Building information management, better known simply as BIM, has become the go-to digital approach to monitoring everything that is involved in making every structure from tiny houses to massive bridges. Combining design functions of CAD (computer-aided design) and the engineering capabilities of CAE (computer-aided engineering), BIM adds many other disciplines necessary for the full life cycle of a structure.
The idea of virtual design and construction, digital twins and other advanced technology applications encompass not just BIM, but also GIS (geographic information system) and many other Design/Build functions. BIM allows seamless collection of data that can be transformed into verifiable information for the owner for years after the completion of project. In the case of much of the nation’s infrastructure, that owner is a government agency.
Finding a better way to collect and use the voluminous data available in an infrastructure project can be a daunting enterprise. Standards groups are researching ways to make the result more uniform and, therefore, more usable across various projects. For example, BIM for bridges and structures, also known as TPF-5(372), is a collaborative effort of 20 Dept. of Transportation, the Federal Highway Admin., and the AASHTO (American Assn. of State Highway and Transportation Officials) Committee on Bridges and Structures.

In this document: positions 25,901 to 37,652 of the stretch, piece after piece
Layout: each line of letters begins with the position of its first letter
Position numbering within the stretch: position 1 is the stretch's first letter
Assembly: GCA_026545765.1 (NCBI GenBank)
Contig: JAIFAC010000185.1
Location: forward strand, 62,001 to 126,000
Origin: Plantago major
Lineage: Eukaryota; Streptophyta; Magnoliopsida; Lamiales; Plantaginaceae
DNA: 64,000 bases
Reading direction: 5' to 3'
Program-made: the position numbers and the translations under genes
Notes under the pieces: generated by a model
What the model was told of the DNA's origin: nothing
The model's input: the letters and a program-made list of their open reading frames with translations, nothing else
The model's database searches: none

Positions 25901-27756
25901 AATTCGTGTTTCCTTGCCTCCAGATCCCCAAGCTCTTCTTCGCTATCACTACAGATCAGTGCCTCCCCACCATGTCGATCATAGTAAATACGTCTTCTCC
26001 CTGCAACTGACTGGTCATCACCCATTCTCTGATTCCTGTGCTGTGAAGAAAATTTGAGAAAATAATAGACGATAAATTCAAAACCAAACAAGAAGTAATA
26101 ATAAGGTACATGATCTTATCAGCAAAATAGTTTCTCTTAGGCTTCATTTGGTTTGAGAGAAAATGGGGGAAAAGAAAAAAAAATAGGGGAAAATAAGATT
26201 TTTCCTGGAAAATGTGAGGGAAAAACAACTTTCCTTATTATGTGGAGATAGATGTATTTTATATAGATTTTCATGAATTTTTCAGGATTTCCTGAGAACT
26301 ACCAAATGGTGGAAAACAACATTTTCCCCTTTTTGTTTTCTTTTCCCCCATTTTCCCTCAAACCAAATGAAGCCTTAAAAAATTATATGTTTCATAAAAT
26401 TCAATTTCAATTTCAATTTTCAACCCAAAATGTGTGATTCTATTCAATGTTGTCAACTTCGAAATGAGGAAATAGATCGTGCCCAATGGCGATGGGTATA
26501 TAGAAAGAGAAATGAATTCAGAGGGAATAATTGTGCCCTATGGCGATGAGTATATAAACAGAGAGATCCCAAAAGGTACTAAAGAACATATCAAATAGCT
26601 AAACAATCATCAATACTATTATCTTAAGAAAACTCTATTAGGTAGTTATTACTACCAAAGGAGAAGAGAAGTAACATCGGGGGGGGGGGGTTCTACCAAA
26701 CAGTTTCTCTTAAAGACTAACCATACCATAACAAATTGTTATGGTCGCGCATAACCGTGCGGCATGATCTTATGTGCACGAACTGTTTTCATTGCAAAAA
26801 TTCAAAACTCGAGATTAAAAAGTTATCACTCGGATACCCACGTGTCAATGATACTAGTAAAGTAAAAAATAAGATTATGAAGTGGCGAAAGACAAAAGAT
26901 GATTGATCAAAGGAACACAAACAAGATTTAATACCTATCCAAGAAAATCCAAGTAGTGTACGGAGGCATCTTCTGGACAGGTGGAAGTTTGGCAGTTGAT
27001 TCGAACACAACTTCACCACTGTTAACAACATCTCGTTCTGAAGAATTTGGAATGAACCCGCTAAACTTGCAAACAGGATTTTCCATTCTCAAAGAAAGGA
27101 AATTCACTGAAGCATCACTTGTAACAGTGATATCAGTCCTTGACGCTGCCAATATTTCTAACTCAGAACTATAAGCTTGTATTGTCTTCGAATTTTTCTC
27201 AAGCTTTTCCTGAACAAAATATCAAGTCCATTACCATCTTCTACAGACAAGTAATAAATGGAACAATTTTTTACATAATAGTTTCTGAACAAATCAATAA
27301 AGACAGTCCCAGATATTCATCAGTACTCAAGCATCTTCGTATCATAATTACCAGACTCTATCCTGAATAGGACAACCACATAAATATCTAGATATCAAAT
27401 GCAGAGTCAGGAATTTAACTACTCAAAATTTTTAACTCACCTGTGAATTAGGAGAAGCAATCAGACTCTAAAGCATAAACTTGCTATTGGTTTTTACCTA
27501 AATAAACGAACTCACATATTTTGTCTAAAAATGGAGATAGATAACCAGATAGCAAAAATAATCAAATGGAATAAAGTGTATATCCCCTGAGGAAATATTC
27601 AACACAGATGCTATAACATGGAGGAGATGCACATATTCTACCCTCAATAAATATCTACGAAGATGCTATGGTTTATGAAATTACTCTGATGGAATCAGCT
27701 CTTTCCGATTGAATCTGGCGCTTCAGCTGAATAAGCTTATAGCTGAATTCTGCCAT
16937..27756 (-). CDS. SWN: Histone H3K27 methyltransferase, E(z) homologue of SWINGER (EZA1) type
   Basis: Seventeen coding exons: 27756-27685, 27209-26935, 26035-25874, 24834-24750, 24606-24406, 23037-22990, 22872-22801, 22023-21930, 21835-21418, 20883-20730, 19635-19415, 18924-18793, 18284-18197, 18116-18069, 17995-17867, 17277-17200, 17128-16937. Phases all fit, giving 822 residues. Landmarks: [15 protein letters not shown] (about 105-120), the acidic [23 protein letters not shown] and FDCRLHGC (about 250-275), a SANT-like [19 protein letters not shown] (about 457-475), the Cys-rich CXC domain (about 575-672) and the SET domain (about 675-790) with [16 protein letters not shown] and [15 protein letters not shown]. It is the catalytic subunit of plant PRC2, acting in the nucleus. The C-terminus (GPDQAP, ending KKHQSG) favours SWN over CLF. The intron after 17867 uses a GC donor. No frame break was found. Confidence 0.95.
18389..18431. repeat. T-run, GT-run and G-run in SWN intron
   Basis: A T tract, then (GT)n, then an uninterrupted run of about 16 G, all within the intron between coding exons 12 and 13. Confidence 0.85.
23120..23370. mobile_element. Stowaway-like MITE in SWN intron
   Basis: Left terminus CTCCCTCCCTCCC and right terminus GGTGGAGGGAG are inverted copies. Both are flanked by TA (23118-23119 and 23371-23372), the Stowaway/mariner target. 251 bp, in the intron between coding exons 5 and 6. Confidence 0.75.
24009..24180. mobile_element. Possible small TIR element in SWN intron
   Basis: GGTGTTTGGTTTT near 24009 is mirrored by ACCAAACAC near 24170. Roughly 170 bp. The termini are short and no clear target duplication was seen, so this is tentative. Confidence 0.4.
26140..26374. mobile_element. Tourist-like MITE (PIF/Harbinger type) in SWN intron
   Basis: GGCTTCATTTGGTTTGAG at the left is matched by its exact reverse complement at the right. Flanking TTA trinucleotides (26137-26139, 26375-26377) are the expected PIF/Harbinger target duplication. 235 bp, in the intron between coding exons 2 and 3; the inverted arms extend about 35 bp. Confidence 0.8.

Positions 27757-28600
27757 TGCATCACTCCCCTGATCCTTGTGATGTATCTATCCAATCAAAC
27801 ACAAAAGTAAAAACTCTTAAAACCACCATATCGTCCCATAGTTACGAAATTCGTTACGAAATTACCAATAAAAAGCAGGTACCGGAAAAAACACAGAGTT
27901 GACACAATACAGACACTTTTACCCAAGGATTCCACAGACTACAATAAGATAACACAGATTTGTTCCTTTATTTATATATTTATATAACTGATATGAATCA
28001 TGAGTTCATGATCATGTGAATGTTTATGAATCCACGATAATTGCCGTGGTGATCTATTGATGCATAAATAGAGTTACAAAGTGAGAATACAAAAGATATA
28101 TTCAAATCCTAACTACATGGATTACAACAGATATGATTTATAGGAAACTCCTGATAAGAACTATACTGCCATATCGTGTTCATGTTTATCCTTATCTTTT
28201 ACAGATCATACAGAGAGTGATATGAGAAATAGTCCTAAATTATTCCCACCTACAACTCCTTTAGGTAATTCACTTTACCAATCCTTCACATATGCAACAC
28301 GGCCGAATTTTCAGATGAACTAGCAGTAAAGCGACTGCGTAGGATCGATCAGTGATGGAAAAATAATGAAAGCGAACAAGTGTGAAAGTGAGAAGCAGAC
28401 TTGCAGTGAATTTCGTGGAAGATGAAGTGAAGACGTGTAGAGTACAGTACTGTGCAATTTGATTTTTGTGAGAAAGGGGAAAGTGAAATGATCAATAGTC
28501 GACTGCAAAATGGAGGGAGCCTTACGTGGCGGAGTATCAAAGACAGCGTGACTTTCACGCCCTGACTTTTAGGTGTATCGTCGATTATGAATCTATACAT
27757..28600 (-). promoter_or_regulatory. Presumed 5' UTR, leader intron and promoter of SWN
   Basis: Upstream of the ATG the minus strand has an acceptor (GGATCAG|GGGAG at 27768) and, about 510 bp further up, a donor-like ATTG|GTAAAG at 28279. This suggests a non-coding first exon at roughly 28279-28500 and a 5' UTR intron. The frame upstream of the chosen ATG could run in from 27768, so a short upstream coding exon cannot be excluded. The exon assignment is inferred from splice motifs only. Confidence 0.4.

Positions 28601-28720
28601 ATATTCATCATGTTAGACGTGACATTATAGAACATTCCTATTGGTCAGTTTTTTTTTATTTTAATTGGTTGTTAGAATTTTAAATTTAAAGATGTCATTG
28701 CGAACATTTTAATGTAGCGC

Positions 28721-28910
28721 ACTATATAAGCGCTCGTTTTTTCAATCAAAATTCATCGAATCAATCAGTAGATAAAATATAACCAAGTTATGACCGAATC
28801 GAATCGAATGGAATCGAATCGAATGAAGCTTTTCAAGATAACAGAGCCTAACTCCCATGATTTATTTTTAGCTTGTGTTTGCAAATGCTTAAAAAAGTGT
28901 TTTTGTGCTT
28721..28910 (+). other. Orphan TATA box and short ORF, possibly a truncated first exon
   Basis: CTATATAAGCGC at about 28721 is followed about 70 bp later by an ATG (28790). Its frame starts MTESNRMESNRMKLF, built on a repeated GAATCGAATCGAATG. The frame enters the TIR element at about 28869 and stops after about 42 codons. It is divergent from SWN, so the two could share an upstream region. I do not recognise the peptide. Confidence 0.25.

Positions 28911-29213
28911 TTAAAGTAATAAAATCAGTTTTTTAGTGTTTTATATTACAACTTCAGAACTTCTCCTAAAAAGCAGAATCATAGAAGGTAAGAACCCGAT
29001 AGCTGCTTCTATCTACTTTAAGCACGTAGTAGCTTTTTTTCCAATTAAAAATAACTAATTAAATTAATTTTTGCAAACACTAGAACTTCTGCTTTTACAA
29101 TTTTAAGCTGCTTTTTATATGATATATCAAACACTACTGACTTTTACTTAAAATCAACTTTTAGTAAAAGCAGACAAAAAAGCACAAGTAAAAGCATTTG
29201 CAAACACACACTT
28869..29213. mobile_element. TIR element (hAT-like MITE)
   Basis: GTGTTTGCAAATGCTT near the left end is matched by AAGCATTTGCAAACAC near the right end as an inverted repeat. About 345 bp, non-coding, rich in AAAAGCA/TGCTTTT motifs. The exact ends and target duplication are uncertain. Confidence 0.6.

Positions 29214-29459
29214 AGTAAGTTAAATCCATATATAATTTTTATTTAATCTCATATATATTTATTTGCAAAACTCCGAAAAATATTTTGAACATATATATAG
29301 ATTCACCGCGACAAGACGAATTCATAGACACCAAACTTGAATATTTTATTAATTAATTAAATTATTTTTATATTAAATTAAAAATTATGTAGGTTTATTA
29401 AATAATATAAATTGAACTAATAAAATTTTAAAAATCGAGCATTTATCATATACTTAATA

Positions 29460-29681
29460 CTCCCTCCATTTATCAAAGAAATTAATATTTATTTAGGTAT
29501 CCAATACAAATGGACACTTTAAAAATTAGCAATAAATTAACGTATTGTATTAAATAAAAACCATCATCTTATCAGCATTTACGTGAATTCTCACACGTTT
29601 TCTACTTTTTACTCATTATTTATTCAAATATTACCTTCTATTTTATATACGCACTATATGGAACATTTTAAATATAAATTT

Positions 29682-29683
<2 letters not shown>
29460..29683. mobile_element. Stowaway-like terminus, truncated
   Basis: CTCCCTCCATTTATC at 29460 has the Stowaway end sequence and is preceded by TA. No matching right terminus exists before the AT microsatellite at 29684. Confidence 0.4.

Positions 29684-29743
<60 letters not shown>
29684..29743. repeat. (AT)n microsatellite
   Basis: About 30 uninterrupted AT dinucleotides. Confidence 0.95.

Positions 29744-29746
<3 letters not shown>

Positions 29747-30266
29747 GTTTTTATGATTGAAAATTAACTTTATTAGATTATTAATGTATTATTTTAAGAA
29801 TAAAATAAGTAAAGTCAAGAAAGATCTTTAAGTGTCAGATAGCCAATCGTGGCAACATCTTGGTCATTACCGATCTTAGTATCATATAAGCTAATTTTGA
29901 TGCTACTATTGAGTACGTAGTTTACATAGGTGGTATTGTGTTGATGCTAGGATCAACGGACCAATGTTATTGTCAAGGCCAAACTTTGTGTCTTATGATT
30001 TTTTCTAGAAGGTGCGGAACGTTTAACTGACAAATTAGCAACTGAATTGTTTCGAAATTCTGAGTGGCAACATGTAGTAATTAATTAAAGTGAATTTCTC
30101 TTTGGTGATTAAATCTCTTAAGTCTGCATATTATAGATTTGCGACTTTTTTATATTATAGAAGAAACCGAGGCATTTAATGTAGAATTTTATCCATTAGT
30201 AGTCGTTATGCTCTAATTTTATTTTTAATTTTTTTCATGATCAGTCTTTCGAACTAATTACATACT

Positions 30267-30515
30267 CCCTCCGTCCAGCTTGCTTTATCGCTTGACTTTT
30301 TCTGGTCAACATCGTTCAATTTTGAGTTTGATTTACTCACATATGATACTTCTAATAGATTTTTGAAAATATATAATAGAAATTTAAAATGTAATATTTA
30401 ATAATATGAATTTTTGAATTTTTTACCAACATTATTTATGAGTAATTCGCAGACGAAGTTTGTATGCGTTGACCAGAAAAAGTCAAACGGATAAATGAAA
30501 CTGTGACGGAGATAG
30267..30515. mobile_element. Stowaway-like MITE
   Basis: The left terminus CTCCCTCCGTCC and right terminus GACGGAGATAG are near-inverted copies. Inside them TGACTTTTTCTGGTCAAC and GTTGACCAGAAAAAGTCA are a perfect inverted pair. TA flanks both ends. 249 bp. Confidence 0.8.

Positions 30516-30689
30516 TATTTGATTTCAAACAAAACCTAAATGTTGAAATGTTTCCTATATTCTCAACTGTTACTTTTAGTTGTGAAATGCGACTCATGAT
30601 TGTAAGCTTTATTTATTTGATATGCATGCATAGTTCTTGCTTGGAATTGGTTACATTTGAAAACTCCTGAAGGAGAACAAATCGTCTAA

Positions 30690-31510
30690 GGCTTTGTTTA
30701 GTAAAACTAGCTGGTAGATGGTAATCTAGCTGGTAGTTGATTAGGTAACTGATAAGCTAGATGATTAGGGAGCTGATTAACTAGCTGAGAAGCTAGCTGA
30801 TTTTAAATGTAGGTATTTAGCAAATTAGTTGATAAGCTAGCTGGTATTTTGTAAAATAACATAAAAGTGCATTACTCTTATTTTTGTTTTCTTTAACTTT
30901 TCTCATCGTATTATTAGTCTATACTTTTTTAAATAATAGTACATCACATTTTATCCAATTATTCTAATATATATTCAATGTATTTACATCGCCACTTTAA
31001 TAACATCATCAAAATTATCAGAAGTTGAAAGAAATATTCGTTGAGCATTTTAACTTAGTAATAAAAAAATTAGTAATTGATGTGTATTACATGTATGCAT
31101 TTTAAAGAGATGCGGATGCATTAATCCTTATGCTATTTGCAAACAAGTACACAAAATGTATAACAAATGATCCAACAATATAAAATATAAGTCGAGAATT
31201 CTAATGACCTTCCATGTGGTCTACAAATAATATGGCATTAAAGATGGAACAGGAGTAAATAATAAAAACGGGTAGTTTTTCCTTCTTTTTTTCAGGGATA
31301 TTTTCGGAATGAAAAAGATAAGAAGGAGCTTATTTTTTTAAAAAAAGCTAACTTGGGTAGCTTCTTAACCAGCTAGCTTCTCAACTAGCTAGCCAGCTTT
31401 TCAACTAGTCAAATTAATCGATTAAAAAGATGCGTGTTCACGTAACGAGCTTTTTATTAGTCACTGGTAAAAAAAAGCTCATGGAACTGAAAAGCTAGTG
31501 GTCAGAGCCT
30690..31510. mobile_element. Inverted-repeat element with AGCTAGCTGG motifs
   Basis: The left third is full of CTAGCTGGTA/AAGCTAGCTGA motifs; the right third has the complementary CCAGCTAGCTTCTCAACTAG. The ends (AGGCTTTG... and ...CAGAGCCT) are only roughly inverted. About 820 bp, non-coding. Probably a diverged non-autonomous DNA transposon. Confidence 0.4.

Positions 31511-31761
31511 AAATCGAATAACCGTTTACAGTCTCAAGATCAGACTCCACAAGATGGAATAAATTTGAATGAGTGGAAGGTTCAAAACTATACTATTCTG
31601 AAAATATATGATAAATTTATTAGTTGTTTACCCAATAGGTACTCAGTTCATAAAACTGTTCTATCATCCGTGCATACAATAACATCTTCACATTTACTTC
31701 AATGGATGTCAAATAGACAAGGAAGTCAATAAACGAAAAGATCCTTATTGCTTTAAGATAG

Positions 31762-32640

The BIM for Bridges and Structures project will build upon global efforts to expand the IFC (Industry Foundation Classes) standard to bridges and structures. IFC is the standard for the exchange of BIM data for the ISO (Intl. Standards Organization). Open standards enable the free exchange of information, and utilizing IFC, BIM for Bridges and Structures will develop an open standard for exchanging bridge information in the United States that leverages existing technology so the industry can capture and exchange information reliably.
Among the newest members of the BIM for Bridges and Structures group is Infotech, a developer of infrastructure construction software. They will provide input to the organization to aid the creation of the standards. The company will also be participating in the establishing of a U.S.-based chapter of buildingSMART Intl.
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